I propose, should the other agricultural organisations want, that we build on the Pastoralists and Graziers excellent initiative to hold a forum on National Agriculture and Related Industries Day, and suggest after a forum, in the afternoon of each National Agriculture Day.
We then hold a by invitation, mini G20 for agriculture, an invitation only event for owners, Chairman, CEOs, and any industry related experts we may choose to invite, across our whole industry, to discuss the most important matters relating to Australian agriculture, and then at the end of such session, release an annual statement of key points.
I’d suggest as a priority, significant tax and tape cuts are included in such key points. And further suggest we should prioritise our to be cut list, pointing out specifically which government tape should go first, and I’d suggest including, the unnecessary shortage of good water in this country.
I think our mini G20 for agriculture should borrow from Prime Minister Modi’s successful mantra, I repeat, “From Red Tape to Red Carpet” to remind us each year of such an important principle, and enshrine this in our own forum principles. And I’d like to suggest we add another reminder to help guide our mini G20, from another great world leader, President Reagan “The nine most terrifying words in the English language are, I’m from the government and I’m here to help.”
I think this needs repeating, as there’s too many who seem to be forgetting this, in their toddle towards a nanny state. A nanny state where the government controls our lives and businesses more and more, even when they haven’t had to manage stations and farms, suffer droughts, and fires, and don’t have a crystal ball and the reality is, don’t actually know what’s best for us!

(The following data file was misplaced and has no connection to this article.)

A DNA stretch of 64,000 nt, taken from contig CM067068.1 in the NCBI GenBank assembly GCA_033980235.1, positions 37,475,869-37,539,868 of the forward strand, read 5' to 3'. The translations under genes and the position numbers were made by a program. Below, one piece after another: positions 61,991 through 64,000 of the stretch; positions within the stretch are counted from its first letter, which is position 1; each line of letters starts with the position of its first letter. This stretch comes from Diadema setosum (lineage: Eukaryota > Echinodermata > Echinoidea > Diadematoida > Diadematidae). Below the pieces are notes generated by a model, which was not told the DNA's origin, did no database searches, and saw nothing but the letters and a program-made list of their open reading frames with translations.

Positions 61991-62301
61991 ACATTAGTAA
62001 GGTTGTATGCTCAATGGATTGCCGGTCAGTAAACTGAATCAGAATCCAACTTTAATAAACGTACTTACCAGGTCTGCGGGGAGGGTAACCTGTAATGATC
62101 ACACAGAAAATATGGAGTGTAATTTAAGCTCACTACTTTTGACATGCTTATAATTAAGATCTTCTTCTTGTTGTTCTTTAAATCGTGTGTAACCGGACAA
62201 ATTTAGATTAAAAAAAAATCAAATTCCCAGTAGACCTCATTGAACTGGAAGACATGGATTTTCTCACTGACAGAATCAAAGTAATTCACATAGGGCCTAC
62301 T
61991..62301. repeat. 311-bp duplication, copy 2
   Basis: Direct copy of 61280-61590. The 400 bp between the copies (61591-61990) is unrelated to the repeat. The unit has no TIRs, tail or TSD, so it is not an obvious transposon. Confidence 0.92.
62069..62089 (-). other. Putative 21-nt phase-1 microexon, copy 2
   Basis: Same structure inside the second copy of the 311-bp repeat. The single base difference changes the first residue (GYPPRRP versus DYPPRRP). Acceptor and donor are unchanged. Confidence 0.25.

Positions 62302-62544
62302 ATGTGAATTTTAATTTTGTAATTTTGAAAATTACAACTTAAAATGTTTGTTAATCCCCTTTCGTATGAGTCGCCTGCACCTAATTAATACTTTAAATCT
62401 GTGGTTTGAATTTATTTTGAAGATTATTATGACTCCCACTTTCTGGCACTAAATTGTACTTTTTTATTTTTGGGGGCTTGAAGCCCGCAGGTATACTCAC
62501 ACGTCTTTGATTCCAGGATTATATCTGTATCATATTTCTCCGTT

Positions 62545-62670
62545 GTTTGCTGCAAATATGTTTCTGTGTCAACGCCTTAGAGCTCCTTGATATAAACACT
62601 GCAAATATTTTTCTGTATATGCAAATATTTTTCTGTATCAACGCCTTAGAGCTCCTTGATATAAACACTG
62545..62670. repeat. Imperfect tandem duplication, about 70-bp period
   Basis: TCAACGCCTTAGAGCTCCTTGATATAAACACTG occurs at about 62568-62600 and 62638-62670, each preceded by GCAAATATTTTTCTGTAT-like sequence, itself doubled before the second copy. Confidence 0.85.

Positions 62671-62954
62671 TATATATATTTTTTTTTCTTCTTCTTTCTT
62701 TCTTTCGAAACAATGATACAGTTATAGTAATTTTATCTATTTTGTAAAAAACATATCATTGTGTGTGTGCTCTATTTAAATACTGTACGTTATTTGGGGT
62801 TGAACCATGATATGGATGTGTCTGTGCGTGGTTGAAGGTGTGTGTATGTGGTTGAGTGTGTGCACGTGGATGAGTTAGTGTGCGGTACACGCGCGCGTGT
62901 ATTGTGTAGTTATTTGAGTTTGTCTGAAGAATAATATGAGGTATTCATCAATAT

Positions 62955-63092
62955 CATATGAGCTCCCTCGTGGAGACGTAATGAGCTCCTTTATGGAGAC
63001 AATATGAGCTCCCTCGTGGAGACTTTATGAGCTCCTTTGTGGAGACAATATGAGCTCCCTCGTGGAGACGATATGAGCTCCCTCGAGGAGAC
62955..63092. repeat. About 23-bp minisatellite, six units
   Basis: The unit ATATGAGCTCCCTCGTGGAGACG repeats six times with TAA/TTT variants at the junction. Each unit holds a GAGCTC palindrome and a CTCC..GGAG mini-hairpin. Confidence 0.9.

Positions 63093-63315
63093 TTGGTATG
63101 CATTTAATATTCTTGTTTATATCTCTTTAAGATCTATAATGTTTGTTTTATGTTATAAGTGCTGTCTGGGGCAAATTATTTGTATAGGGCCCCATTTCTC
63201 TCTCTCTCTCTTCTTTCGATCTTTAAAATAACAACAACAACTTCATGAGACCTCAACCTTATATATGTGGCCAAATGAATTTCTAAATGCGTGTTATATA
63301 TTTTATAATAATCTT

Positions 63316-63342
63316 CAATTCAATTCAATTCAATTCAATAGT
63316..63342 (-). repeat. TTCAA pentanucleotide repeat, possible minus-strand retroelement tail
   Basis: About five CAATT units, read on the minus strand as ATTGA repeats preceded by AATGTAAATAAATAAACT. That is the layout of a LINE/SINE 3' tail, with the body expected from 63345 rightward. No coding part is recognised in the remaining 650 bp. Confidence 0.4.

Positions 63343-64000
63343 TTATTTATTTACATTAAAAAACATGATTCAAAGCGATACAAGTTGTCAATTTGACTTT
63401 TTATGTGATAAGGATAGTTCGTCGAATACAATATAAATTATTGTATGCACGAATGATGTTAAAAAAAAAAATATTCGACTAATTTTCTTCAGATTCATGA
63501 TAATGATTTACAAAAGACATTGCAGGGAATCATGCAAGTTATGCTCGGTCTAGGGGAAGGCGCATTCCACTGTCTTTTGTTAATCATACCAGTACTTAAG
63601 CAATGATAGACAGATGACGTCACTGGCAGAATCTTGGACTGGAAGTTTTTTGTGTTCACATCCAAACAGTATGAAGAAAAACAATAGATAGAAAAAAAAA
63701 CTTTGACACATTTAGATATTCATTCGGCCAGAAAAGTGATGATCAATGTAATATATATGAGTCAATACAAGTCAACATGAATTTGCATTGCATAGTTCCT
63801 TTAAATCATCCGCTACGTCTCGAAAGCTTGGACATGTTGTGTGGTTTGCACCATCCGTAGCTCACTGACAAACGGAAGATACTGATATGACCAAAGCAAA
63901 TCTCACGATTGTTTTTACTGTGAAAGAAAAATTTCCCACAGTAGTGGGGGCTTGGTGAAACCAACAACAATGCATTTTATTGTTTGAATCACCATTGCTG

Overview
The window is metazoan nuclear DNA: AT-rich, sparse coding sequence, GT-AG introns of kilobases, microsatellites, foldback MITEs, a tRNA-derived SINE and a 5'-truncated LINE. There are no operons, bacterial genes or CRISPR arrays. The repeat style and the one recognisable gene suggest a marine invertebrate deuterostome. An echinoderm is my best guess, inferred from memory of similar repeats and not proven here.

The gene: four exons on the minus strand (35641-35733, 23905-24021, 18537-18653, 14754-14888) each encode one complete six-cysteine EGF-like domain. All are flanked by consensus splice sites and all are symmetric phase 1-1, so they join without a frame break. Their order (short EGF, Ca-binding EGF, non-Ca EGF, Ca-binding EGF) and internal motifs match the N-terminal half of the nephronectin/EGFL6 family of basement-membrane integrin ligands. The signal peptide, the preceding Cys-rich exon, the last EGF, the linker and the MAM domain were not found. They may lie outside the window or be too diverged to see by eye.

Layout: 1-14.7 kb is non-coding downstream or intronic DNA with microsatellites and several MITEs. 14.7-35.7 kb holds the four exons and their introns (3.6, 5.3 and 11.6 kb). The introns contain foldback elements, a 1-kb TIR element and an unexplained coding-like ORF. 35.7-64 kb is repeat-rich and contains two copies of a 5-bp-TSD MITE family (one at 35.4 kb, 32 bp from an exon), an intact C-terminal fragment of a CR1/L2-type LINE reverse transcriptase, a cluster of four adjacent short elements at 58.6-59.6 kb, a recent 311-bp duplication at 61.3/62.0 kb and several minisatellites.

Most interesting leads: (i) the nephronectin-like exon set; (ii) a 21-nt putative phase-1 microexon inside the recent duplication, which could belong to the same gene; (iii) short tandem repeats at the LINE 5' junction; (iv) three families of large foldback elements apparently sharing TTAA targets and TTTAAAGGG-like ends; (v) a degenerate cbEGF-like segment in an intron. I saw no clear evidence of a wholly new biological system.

And I’d like to add another item to enshrine in this mini G20 for agriculture, and that is something that’s increasingly forgotten, you have to produce wealth before you can spend it. So much talk by government and media today, is on the spend part, the producing the wealth first, gets scarce attention!
What do you think?
Wouldn’t it be great to start this initiative in West Australia!
We as pastoralists and farmers are best placed to determine where investment should go for the properties we know, I underline this, the properties we know, and we should advise government. Not the other way around.
Imagine what we could do in our industry, with tax and government tape cuts, more water, and having more say on where our own hard earned money is invested. I think we could be the best in the world!
Now I know Tony would have a terrific forum planned for you, but firstly I want to say, a huge congratulations and thanks to the Pastoralists and Graziers Association, and to their terrific President, Tony Seabrook, for all they do for our industry and the brave stand they tirelessly take, standing up for our industry. Indeed for West Australians too.
Please join me in applause.
When I was a young girl many years ago in the saddle at Hamersley Station in the Pilbara, loving my life on the station, I never imagined that one day I would be invited to co-open a forum for the Pastoralists and Graziers Association, an association my father always held in very high regard, and that very high regard has certainly continued with me.
It is a real honour for me to now declare your important forum open.
I look forward to joining you later in the afternoon, and I hope also to seeing you at our national day gala dinner tonight! And not just tonight, next years in Adelaide, and then the next years in Queensland!
In the interim, best wishes to each of you on National Agriculture and Related Industries Day. And I greatly hope you all get the rain you, your families, your cattle and sheep, so need and deserve.